If your horse doesn’t NEED shoes, he probably shouldn’t be wearing shoes. Obviously your circumstances will vary, but it will be much cheaper to just pay for a trim whenever the farrier comes out than having to pay for shoes. As a bonus, the horse can’t pull a shoe if they don’t have one on, so you won’t have to pay the farrier to come back out after you find the left hind shoe out in the muddy paddock two days after it was put on!
Clean and repair your own blankets.
Or, don’t blanket your horse at all if they don’t need it. Most horses don’t need a blanket at all unless they are clipped, old, underweight, or don’t grow a good winter coat. So you can save a bundle just not blanketing your horse at all!
But, if you do blanket your horse, you can clean and repair blankets on your own! There is a commercial blanket wash you can purchase that you use in the washing machine. Taking your blankets to the local laundromat will likely be cheaper than having them washed by a professional blanket person in your local area. Just be sure to use only recommended cleaning agents so you don’t damage waterproofing on your blankets, or treat them with a waterproofing spray after they’ve been cleaned.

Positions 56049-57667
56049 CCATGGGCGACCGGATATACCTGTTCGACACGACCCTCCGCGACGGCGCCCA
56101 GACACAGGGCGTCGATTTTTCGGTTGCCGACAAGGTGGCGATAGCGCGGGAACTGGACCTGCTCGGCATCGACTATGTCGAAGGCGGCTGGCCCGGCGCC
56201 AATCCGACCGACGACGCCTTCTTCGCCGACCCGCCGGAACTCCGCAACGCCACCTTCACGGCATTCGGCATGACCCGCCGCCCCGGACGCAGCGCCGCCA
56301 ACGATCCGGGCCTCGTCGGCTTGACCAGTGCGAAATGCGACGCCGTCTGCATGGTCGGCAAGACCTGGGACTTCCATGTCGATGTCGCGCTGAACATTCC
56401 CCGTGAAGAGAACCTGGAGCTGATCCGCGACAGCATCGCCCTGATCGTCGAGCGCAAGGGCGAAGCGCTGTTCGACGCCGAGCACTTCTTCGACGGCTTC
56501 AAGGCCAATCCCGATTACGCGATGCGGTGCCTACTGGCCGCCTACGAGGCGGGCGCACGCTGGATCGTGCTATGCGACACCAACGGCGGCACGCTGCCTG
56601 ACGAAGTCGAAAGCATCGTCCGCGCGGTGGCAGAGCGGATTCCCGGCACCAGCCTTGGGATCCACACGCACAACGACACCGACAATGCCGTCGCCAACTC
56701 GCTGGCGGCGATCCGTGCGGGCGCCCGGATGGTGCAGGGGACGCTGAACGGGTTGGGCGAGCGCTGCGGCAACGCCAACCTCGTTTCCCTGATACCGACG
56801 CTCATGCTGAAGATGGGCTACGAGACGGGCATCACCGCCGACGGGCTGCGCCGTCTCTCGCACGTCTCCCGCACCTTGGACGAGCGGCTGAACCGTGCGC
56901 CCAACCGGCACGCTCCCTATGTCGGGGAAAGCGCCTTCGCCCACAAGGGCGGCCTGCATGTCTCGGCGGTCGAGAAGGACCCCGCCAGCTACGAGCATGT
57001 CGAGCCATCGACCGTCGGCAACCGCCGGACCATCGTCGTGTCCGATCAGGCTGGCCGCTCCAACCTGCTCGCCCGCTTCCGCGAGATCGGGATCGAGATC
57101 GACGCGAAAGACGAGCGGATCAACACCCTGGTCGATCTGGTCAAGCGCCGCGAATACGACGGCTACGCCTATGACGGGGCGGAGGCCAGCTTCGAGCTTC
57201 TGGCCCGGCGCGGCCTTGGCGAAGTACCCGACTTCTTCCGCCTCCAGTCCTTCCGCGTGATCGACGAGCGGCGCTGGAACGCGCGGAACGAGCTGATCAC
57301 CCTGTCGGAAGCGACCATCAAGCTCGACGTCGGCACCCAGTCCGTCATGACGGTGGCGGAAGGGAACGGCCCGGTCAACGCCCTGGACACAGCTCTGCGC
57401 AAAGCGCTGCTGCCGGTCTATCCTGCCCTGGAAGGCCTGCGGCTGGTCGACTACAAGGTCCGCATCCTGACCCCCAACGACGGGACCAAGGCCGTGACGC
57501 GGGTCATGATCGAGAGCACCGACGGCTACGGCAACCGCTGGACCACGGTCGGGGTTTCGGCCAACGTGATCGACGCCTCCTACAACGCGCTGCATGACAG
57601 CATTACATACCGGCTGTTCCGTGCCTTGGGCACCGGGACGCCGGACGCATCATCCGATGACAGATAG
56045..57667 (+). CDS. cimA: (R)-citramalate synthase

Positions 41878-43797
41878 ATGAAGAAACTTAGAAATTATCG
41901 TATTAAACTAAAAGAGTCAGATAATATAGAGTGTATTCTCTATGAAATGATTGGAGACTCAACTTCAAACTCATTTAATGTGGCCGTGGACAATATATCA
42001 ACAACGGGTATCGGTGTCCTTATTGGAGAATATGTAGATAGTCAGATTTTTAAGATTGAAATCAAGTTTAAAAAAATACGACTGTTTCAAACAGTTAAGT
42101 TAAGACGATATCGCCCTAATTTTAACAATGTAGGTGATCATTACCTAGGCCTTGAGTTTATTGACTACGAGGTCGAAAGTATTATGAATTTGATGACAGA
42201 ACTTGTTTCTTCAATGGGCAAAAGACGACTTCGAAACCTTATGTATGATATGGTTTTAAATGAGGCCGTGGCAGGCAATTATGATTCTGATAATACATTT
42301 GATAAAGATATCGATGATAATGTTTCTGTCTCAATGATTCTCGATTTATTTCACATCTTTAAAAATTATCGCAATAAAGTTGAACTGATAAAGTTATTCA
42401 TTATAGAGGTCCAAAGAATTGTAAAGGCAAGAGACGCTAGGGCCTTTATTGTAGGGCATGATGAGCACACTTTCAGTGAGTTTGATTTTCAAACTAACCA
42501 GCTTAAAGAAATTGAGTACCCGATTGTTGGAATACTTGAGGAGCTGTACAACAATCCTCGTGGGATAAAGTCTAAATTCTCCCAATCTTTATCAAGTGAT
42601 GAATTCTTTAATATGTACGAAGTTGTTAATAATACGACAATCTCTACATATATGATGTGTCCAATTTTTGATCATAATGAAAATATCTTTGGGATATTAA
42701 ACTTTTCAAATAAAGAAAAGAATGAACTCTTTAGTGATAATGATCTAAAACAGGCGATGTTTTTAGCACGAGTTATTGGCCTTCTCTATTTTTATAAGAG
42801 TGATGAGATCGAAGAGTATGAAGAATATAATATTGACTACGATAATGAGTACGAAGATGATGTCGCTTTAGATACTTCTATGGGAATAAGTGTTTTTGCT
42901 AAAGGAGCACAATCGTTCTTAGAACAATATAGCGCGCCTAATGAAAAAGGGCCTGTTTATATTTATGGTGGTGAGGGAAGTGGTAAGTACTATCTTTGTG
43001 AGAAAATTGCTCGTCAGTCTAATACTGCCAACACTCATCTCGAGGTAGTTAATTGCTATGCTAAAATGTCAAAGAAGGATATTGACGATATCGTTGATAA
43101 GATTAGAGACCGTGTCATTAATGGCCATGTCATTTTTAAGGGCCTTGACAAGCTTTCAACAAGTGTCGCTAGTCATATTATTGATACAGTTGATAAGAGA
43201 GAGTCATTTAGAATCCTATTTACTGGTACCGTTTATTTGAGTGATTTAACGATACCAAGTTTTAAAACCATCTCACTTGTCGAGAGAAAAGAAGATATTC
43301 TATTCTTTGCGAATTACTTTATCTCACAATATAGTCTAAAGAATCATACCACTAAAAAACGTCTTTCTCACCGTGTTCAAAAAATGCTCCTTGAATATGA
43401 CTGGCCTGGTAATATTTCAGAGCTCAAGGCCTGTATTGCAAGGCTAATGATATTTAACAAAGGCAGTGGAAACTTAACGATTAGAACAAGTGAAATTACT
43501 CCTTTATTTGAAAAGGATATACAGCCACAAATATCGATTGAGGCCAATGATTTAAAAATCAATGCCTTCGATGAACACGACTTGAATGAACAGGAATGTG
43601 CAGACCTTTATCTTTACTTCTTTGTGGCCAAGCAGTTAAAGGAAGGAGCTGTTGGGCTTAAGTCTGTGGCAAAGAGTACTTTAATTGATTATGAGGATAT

You can also repair rips and tears either with iron-on patches specifically designed for horse blankets, with patches meant for tents, or by sewing the rips by hand. We’ve sewn up several rain sheets because Raven is tough on Glory’s blankets and like to rip them up, and have even re-attached broken straps on a bellyband of a winter blanket just by sewing it back on with a heavy-duty curved needle and waxed thread.